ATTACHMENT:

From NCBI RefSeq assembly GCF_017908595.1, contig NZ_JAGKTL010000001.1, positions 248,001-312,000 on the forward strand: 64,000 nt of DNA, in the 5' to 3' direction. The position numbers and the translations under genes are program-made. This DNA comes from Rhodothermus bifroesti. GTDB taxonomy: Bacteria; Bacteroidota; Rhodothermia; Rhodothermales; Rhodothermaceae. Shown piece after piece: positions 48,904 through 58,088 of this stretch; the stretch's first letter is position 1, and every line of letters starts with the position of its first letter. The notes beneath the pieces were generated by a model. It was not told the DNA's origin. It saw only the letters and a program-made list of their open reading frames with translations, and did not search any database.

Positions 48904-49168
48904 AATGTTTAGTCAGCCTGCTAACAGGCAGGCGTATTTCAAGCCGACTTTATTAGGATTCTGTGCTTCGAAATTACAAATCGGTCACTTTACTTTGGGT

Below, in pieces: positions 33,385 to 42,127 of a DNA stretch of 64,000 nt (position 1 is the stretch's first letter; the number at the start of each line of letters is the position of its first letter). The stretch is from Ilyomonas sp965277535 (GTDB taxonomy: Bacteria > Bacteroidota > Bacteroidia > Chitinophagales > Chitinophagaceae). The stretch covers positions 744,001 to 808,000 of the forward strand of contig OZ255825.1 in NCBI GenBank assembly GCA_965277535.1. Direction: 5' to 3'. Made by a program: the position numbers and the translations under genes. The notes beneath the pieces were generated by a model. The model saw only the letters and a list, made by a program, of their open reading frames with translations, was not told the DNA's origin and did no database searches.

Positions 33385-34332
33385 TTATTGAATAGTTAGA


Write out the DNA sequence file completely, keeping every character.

From NCBI RefSeq assembly GCF_017908595.1, contig NZ_JAGKTL010000001.1, positions 248,001-312,000 on the forward strand: 64,000 nt of DNA, in the 5' to 3' direction. The position numbers and the translations under genes are program-made. This DNA comes from Rhodothermus bifroesti. GTDB taxonomy: Bacteria; Bacteroidota; Rhodothermia; Rhodothermales; Rhodothermaceae. Shown piece after piece: positions 48,904 through 58,088 of this stretch; the stretch's first letter is position 1, and every line of letters starts with the position of its first letter. The notes beneath the pieces were generated by a model. It was not told the DNA's origin. It saw only the letters and a program-made list of their open reading frames with translations, and did not search any database.

Positions 48904-49168
48904 AATGTTTAGTCAGCCTGCTAACAGGCAGGCGTATTTCAAGCCGACTTTATTAGGATTCTGTGCTTCGAAATTACAAATCGGTCACTTTACTTTGGGT

Below, in pieces: positions 33,385 to 42,127 of a DNA stretch of 64,000 nt (position 1 is the stretch's first letter; the number at the start of each line of letters is the position of its first letter). The stretch is from Ilyomonas sp965277535 (GTDB taxonomy: Bacteria > Bacteroidota > Bacteroidia > Chitinophagales > Chitinophagaceae). The stretch covers positions 744,001 to 808,000 of the forward strand of contig OZ255825.1 in NCBI GenBank assembly GCA_965277535.1. Direction: 5' to 3'. Made by a program: the position numbers and the translations under genes. The notes beneath the pieces were generated by a model. The model saw only the letters and a list, made by a program, of their open reading frames with translations, was not told the DNA's origin and did no database searches.

Positions 33385-34332
33385 TTATTGAATAGTTAGA